Lasted Edited by Miriam Pereira on March 13, 2022
I’ve encountered my fair share of bland, uninteresting school books, so why not document them for those who’ll have to read them later. This list will definitely anger a few, so buckle up. This list is completely subjective and doesn’t include every single school book that isn’t worth reading.
Romeo and Juliet by William Shakespeare
In Romeo and Juliet, Shakespeare creates a violent world, in which two young people fall in love. It is not simply that their families disapprove; the Montagues and the Capulets are engaged in a blood feud. In this death-filled setting, the movement from love at first sight to the lovers’ final union in death seems almost inevitable. And yet, this play set in an extraordinary world has become the quintessential story of young love. In part because of its exquisite language, it is easy to respond as if it were about all young lovers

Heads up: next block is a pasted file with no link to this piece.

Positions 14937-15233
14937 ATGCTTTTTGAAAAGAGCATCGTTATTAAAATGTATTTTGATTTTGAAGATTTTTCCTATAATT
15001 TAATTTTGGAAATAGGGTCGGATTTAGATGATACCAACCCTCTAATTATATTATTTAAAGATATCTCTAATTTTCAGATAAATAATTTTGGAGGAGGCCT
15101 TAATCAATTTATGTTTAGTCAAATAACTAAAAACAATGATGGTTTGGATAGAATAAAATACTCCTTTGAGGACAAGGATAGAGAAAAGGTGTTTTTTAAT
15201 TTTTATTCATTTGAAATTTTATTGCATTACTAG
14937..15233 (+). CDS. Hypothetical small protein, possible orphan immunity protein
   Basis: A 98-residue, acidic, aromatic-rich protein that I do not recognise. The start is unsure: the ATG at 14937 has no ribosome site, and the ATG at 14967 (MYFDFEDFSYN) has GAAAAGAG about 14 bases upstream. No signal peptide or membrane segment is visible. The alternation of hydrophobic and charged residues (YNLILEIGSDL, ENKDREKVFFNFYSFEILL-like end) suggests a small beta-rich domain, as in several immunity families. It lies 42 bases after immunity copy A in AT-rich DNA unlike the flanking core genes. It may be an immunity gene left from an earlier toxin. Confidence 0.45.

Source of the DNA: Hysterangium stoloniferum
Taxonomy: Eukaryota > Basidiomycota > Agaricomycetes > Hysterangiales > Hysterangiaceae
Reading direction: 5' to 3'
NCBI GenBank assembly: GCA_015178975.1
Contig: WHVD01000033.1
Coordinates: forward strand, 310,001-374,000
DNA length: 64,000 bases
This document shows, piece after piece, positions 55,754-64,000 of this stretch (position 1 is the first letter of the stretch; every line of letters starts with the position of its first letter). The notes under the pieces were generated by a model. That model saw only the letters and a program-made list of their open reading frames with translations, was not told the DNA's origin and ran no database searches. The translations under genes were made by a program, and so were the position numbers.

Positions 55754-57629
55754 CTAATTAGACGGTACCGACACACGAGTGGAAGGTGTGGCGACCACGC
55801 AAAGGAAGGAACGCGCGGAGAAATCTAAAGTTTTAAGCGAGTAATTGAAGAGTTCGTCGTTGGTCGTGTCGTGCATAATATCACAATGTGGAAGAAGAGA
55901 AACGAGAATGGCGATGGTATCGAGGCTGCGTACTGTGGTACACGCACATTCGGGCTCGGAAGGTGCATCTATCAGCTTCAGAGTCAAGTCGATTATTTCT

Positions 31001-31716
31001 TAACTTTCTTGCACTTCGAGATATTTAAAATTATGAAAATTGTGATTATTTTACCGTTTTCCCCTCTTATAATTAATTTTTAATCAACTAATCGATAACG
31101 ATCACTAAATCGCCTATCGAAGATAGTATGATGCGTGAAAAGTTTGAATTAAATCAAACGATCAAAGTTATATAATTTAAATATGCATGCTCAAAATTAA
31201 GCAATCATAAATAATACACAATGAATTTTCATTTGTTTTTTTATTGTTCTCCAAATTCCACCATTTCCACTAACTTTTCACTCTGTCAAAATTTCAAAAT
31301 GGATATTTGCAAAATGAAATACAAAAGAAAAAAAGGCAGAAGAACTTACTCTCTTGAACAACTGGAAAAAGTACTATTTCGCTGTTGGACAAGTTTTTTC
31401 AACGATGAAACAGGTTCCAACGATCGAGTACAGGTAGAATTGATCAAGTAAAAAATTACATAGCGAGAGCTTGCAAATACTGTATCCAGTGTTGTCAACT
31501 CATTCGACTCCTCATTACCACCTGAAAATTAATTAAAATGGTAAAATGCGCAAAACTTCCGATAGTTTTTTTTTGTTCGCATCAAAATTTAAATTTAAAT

There is no doubt that Shakespeare is one of the greatest poets of his time and today. Romeo and Juliet does not do him justice. From the (not funny) puns and below-average writing, it’s hard to see why this is a book so commonly read. I mean, Shakespeare wrote 154 sonnets, 38 plays and over 150 short and long poems. There are definitely better works by Shakespeare that display his writing prowess and abilities. The overall theme of the story is also one of the weakest by Shakespeare. The story is also super underdeveloped and lacks proper pacing.
Brighton Beach Memoirs by Neil Simon